The small minority of distributors who do make a lot of money, according to the complaint, are compensated for recruiting new distributors, regardless of whether those recruits can sell the products they are encouraged to buy from Herbalife.
Finding themselves unable to make money, the FTC’s complaint alleges, Herbalife distributors abandon Herbalife in large numbers. The majority of them stop ordering products within their first year, and nearly half of the entire Herbalife distributor base quits in any given year.
The settlement announced today requires Herbalife to revamp its compensation system so that it rewards retail sales to customers and eliminates the incentives in its current system that reward distributors primarily for recruiting. It mandates a new compensation structure in which success depends on whether participants sell Herbalife products, not on whether they buy products. For example:
The company will now differentiate between participants who join simply to buy products at a discount and those who join the business opportunity. “Discount buyers” will not be eligible to sell product or earn rewards.
Multi-level compensation that business opportunity participants earn will be driven by retail sales. At least two-thirds of rewards paid by Herbalife to distributors must be based on retail sales of Herbalife products that are tracked and verified. No more than one-third of rewards can be based on other distributors’ limited personal consumption.
Companywide, in order to pay compensation to distributors at current levels, at least 80 percent of Herbalife’s product sales must be comprised of sales to legitimate end-users. Otherwise, rewards to distributors must be reduced.
Herbalife is prohibited from allowing participants to incur the expenses associated with leasing or purchasing premises for “Nutrition Clubs” or other business locations before completing their first year as a distributor and completing a business training program.
Under the order, Herbalife will pay for an Independent Compliance Auditor (ICA) who will monitor the company’s adherence to the order provisions requiring restructuring of the compensation plan. The ICA will be in place for seven years and will report to the Commission, which shall have authority to replace the ICA if necessary.
The settlement also prohibits Herbalife from misrepresenting distributors’ potential or likely earnings. The order specifically prohibits Herbalife from claiming that members can “quit their job” or otherwise enjoy a lavish lifestyle.
In addition, the order imposes a $200 million judgment against Herbalife to provide consumer redress, including money for consumers who purchased large quantities of Herbalife products (such as many Nutrition Club owners, among others) and lost money. Information on the FTC’s redress program will be announced at a later date.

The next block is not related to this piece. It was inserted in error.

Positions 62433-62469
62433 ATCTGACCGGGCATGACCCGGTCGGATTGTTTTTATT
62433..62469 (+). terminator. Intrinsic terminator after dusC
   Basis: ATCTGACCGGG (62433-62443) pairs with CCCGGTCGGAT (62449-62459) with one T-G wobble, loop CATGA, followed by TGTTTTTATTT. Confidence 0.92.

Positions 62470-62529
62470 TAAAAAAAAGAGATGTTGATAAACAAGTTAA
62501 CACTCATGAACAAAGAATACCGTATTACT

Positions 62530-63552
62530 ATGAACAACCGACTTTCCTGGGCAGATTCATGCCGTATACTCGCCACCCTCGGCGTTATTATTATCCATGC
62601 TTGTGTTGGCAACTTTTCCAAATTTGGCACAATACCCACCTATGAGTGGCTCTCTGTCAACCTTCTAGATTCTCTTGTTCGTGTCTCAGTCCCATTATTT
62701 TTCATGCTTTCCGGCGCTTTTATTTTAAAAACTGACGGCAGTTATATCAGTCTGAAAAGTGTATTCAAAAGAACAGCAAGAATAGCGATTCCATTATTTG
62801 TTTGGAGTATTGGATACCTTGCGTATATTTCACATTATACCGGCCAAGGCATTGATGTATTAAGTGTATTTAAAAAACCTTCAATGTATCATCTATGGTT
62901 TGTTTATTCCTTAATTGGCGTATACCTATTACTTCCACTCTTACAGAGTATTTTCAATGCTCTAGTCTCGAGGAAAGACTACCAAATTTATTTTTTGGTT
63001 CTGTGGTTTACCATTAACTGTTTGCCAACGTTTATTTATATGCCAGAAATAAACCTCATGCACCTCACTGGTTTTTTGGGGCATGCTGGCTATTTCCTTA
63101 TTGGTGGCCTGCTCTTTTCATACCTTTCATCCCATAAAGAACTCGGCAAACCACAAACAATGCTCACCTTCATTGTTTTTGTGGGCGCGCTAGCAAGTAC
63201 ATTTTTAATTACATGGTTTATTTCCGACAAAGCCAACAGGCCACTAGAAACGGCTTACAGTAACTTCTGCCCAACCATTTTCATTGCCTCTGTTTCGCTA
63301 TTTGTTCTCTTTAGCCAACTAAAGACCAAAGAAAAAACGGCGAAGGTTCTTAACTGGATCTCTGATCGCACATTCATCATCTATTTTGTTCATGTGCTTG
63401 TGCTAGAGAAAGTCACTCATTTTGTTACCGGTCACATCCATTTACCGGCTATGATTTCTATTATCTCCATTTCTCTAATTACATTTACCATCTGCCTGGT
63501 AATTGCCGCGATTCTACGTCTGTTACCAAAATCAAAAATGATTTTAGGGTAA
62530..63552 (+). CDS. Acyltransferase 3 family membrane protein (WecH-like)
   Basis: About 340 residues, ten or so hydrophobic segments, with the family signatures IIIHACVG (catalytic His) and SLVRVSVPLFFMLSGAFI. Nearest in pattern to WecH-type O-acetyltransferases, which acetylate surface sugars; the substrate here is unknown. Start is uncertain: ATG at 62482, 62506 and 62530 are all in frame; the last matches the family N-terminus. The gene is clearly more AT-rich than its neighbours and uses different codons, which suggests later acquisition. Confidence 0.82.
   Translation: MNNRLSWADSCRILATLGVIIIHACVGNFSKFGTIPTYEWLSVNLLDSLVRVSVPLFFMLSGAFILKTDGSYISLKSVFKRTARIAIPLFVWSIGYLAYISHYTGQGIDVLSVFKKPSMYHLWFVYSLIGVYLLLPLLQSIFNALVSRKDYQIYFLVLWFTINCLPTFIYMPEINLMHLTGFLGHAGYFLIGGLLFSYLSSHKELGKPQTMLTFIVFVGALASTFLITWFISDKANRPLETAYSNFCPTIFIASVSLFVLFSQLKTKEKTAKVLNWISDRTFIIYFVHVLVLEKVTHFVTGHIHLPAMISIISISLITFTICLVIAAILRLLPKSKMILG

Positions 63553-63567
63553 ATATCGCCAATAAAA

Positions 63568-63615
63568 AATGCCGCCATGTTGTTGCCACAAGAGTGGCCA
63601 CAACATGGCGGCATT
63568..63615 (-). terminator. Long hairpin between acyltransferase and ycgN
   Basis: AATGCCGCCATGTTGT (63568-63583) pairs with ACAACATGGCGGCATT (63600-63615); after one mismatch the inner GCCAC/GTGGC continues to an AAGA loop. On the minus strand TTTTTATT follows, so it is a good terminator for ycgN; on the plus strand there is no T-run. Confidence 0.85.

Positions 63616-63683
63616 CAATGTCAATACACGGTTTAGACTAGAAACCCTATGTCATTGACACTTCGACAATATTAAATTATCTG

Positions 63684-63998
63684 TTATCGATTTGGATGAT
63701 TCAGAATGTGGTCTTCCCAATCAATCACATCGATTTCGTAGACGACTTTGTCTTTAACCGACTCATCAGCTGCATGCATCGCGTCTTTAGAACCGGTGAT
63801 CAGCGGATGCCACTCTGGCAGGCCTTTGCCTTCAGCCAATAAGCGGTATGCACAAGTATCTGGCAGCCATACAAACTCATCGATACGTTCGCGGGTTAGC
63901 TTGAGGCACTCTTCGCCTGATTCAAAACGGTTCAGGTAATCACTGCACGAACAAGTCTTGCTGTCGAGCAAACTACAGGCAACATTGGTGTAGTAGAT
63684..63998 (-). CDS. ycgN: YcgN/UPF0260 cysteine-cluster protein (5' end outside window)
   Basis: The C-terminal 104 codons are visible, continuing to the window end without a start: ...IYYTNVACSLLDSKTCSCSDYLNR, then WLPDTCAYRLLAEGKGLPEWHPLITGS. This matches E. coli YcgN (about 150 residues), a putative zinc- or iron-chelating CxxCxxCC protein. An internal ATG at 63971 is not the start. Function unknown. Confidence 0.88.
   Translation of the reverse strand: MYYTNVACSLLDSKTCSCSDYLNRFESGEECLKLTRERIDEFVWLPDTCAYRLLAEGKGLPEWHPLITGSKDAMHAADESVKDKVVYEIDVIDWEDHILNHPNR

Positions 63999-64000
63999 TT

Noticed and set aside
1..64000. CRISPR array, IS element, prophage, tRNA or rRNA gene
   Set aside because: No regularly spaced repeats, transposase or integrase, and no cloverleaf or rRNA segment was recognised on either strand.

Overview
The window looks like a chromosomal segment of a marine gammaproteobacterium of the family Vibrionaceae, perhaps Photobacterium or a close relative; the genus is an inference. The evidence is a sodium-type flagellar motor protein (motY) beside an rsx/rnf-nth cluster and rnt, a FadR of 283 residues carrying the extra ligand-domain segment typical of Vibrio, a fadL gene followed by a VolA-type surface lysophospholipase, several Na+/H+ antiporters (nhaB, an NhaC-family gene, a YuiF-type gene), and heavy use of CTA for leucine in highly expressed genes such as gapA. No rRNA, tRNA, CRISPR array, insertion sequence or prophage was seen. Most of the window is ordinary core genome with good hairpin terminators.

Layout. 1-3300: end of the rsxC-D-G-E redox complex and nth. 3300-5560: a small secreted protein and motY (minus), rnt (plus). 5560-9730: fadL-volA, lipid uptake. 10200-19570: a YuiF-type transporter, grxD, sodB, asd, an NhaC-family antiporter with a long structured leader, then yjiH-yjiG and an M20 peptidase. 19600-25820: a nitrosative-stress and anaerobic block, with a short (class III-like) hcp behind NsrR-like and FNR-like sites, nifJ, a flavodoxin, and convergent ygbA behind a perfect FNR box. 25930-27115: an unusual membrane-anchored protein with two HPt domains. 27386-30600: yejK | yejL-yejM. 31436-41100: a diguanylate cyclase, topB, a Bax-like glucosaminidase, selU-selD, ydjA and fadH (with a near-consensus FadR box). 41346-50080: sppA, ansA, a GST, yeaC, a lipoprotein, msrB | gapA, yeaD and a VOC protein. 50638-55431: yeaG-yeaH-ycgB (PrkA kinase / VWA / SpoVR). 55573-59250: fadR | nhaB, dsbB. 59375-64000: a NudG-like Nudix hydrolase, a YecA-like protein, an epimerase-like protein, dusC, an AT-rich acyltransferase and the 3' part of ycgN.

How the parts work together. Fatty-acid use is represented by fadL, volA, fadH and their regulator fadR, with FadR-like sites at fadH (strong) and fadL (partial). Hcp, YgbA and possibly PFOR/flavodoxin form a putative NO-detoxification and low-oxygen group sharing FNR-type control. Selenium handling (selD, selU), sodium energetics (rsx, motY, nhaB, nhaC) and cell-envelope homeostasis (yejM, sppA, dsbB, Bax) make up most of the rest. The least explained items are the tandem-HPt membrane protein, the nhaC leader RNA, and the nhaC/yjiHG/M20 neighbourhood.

The Commission votes authorizing the staff to file the complaint and stipulated final order, and to issue a Statement of the Commission, were 3-0. The complaint and the stipulated final order will be filed shortly in the U.S. District Court for the Central District of California.
FTC NOTE: The Commission files a complaint when it has “reason to believe” that the law has been or is being violated and it appears to the Commission that a proceeding is in the public interest. Stipulated final injunctions/orders have the force of law when approved and signed by the District Court judge.
LESSONS TO BE LEARNED FROM FTC ACTIONS AGAINST VEMMA AND HERBALIFE: OBSERVATIONS BY DR. JON TAYLOR OF CONSUMER AWARENESS INSTITUTE:
The Herbalife case demonstrates how a large MLM with a powerful legal team was able to achieve a settlement that did not materially threaten the company. The $200 million settlement was pocket change for the company to pay, which amounted to an average of only $57.14 for the 350,000 victims who were to receive payments. This is only a tiny fraction of aggregate losses of many billions of dollars. And no commissions should have been allowed for “internal consumption”; i.e., sales to participants. Otherwise, Herbalife can operate as a pyramid scheme.
The Vemma case illustrates what the FTC should be doing to all MLMs using the inherently flawed and fraudulent model called multi-level marketing (MLM), or what I prefer to call “product-based pyramid schemes”. However, with over a thousand existing MLMs, it would be more cost effective to enact a rule governing MLMs. I would recommend that such a rule forbid all “pay to play” provisions, or purchases required to qualify for commissions or rank advancement. Also, no commissions should be paid for purchases of downline participants, but instead should be based solely on sales to persons not part of the pyramid of participants. Of course, these two provisions in a rule would lead to the complete downfall of the MLM industry. Leaders and participants would have to find more fair and honest income options.
Unfortunately, Edith Ramirez, the FTC chairperson who supported the action against Vemma and Herbalife, is leaving the FTC. She is likely to be replaced by a person who is sympathetic to the anti-regulatory stance of President Trump and the extreme right wing of the Republican Party.
In addition to Trump University scam, Donald Trump sponsored or promoted two MLMs
Voters should be aware that Donald Trump sponsored or promoted not only Trump University, but also two MLMs, costing significant losses for tens of thousands of victims.
Trump University accused of being a classic “bait and switch scheme.” It has been reported in the news that Donald Trump sold Trump University, leaving thousands of students with unmet promises. Jan Tuttle reported (Feb. 26, 2016) in an article titled “Yes, Trump University Was a Massive Scam”, published in The Corner, an online version of The National Review: